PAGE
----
Is the Swiss Army knife approach little more than the flexing of coding muscles?

In XP, the acronym is YAGNI, for

"You Aren't Gonna Need It"

Let's resolve to keep it simple.

I plan to heed Naresh's advice to focus on, the “Smartest Possible Thing That Could Possibly Work”.

Thanks for the reminder.

20 May 2009

Team Manifesto - Craftsmanship, Behavior & Minutiae

When Dilbert cartoonist Scott Adams puts a Team Manifesto Generator on his website, the Team Manifesto concept will have jumped the shark; just like the American situation comedy Happy Days did when Fonzarelli donned water skis to jump over a shark ("Fonzie" left).

Until then, I am on board with having a Team Manifesto.

Articulating the team's definition of craftsmanship, establishing the team's technical standards, and declaring the team's inter-personal behavioral policies provides a path and a prenuptial agreement of sorts.

How do we keep the Team Manifesto relevant? How do we keep it from jumping the shark?

Three suggestions to prolong the viability of your Team Manifesto:
  • It should be visible - prominently displayed rather than buried in a Wiki;
  • It should be regularly revisited at retrospectives; and
  • It is an expression of the team's constitution: by the people, for the people.
Three suggestions for seeding and feeding your Team Manifesto:
  1. Craftsmanship Contract - How do we define quality?
  2. Behavioral Contract - What's acceptable behavior?
  3. Organizational Minutiae - What time is our stand-up meeting?
Craftsmanship Contract - How do we define quality?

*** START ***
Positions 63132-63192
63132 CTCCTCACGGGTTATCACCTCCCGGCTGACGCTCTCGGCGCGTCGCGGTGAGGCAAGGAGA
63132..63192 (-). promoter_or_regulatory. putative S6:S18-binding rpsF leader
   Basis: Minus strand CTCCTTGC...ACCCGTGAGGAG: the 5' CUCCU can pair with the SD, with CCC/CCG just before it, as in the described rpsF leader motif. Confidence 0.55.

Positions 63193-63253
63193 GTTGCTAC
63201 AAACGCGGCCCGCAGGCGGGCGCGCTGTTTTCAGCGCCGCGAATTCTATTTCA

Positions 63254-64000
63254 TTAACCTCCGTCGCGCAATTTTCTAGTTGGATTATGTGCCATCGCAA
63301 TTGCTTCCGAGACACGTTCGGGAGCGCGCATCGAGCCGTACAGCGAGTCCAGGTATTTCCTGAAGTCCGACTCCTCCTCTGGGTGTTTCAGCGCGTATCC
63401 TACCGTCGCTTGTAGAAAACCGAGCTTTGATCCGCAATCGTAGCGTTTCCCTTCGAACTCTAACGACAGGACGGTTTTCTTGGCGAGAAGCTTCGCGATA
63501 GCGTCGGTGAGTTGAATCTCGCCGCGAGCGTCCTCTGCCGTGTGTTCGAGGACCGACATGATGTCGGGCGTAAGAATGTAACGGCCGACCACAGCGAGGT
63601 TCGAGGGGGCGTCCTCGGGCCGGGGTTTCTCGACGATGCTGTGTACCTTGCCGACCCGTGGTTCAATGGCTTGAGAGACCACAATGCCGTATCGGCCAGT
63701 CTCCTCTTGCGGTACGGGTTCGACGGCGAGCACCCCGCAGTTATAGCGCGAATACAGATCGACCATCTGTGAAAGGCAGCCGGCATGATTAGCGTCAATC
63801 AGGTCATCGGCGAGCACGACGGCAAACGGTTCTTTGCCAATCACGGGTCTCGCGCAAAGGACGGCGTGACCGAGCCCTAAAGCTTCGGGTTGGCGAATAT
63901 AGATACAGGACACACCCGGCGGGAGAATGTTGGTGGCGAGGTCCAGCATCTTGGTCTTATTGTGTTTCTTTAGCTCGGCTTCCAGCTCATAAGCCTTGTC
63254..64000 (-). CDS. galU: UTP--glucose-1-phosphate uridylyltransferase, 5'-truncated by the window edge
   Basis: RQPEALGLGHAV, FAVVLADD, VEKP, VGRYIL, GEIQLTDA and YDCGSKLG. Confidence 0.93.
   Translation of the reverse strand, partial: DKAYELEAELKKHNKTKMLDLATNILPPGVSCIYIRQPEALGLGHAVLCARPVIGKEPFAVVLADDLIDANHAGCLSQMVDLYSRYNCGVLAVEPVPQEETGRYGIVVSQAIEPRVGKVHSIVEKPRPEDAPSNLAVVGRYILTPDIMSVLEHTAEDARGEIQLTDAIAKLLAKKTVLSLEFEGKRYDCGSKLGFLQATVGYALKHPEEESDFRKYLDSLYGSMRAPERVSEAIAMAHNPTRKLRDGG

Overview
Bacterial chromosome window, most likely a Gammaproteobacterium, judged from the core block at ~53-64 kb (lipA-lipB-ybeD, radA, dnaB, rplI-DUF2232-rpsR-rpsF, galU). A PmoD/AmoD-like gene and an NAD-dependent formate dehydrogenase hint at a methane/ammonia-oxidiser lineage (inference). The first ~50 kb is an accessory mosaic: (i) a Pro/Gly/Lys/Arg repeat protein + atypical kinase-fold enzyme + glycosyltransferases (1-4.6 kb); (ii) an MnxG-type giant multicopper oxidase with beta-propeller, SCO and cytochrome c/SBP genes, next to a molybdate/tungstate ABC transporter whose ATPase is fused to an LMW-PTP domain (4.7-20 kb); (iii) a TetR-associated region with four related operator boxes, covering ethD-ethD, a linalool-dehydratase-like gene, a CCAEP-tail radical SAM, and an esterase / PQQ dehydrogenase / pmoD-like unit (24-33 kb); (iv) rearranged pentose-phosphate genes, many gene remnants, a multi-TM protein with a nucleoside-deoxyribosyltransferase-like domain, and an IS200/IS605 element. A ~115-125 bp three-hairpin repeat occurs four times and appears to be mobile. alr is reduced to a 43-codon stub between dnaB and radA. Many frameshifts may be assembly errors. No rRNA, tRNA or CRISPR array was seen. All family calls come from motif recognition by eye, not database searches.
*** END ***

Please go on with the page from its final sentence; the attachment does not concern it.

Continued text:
Establishing a mutual definition of quality is challenging because the question
What does quality means to you?
is open-ended.

A craftsmanship contract taps into the team’s professional pride. Successful craftsmanship contracts will presumably be self-enforcing. That is, since it's mutual, team members are likely to strive to meet its standards and to encourage teammates to do the same.

A team member's definition of craftsmanship might be quite different from yours. Try to coax your teammate's professional narrative from him so that you might better understand how he's formed his story about quality and craftsmanship.

One team member might place high value on performance; that is, for her, quality is measured by how fast a method executes. Other team members might take an initial pass on performance in favor of delivering working software frequently. Cultivate and harvest the overlap in your narratives.

Reaching an understanding of what quality and craftsmanship means - in a collective sense - gives the team a common rudder to steer to toward the elusive qualities of quality.

Finally, distill and translate the qualities of craftsmanship into testable assertions like methods will have one purpose only.

Behavioral Contract - What's acceptable behavior?

Establishing a list of behavioral do's and don'ts enables the team to head off many conflicts at the pass.

The list might include a policy for paired programming, a policy for acceptable interruptions, the definition of personal spaces, a policy for re-factoring someone’s code, a policy for attending to broken builds, etc.